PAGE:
Rearrangement of genetic material in pigs causes economic loss for producers
By Kate Ayers
Researchers are helping to reduce the prevalence of chromosome rearrangements in the Canadian swine population through screening.
Rearrangement of the genetic material in chromosomes is a major cause of reproductive dysfunction in pigs and can result in early embryonic mortality, Brendan Donaldson, a PhD student in the department of biomedical sciences at the University of Guelph, explained during its Swine Research Day last week.
Chromosomes can become mismatched, containing DNA from two or more chromosomes. This phenomenon occurs in about one in 100 piglets.
Animals who are carriers of rearranged chromosomes may appear normal, but they can create unviable sperm or egg cells, Donaldson’s study said. This misalignment of chromosomes during meiosis can lead to embryonic loss.
Of the 13 million pigs in Canada, 1 to 2 per cent of these animals have a chromosome abnormality that affects their ability to reproduce, Dr. Allan King, a professor at the University of Guelph, said to Farms.com on Thursday.
The heritability of this chromosome rearrangement trait and resulting smaller litter sizes can cost producers quite a bit of money, he added.
Indeed, this trait is highly heritable and is present in all major breeds. Carriers generally experience a 25 to 50 per cent decline in fertility and pass chromosome rearrangement to 50 per cent of their surviving offspring. As a result, rearrangement can spread throughout the population, the study said.
Due to the implications of this trait on the swine industry, the King Lab at the University of Guelph began the largest swine cytogenetic screening operation in North America. The initiative has screened over 3,700 boars since January 2015.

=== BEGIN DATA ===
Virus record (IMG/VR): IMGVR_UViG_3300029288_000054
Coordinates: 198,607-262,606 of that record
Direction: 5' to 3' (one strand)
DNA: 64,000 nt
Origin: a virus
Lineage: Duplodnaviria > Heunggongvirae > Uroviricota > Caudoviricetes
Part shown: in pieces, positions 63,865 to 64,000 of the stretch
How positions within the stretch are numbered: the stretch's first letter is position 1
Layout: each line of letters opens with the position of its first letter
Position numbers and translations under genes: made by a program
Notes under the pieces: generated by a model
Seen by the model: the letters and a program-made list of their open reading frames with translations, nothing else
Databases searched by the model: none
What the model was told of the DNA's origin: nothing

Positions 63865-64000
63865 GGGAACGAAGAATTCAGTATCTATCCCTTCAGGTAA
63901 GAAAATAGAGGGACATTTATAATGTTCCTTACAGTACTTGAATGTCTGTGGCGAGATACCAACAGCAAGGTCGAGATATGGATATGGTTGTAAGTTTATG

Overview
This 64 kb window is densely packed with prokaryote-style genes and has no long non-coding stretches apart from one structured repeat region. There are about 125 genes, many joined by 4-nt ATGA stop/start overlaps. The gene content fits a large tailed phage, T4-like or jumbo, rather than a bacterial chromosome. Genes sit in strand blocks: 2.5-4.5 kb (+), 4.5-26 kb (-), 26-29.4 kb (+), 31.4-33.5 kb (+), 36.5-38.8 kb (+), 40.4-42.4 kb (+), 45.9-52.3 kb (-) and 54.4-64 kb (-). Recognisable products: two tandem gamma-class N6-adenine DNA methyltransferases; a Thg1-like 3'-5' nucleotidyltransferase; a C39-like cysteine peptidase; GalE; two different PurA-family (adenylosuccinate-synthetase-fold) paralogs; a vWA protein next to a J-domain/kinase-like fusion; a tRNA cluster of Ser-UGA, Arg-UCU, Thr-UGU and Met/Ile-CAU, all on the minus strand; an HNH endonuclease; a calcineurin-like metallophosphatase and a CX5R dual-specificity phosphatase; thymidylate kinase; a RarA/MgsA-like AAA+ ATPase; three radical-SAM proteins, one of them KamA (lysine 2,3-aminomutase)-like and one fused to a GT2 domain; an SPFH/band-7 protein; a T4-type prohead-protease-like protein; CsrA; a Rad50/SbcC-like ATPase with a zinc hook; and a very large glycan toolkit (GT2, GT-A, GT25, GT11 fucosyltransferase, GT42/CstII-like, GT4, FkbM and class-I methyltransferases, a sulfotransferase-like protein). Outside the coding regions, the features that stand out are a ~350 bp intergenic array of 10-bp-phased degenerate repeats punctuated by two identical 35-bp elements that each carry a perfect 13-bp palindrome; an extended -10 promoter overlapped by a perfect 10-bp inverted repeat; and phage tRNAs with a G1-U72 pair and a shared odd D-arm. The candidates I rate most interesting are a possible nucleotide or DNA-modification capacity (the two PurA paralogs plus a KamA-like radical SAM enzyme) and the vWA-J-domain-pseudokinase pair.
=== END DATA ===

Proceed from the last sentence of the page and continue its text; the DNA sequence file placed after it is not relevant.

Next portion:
The cost of cytogenetic screening for each boar is $175. “However, the cost benefit of 5.3 makes testing worth while,” King said. This ratio translates to a $5 return for every $1 invested.
The process is labour intensive, so producers can expect to receive results three to four weeks after the initial screening.
Producers who screen their breeding boars can remove animals from the herd if they have the chromosomal rearrangement trait.
Since the lab began screening over successive generations, researchers have seen a significant reduction in the number of rearrangements by the fourth generation, the study said.
That said, the scientists have found a rise in mosaic (single cell) chromosome rearrangements in the population.
Future research will observe the genetic material of rearrangement carriers to better understand rearrangements and identify the genomic factors behind their formation, the study said.
Chromosomal screening, which facilitates the removal of carriers from swine populations, is currently the only method to detect the rearrangement trait in pigs.
In addition to Donaldson and Dr. King, Daniel A.F. Villagomez, Tamas Revay and Samira Rezaei contributed to this study.
If producers are interested in learning more about the screening process offered by the Karyotekk laboratory at the University of Guelph, more information is available on the lab’s website. Inquiries can also be directed to firstname.lastname@example.org.
Updated May 26, 2018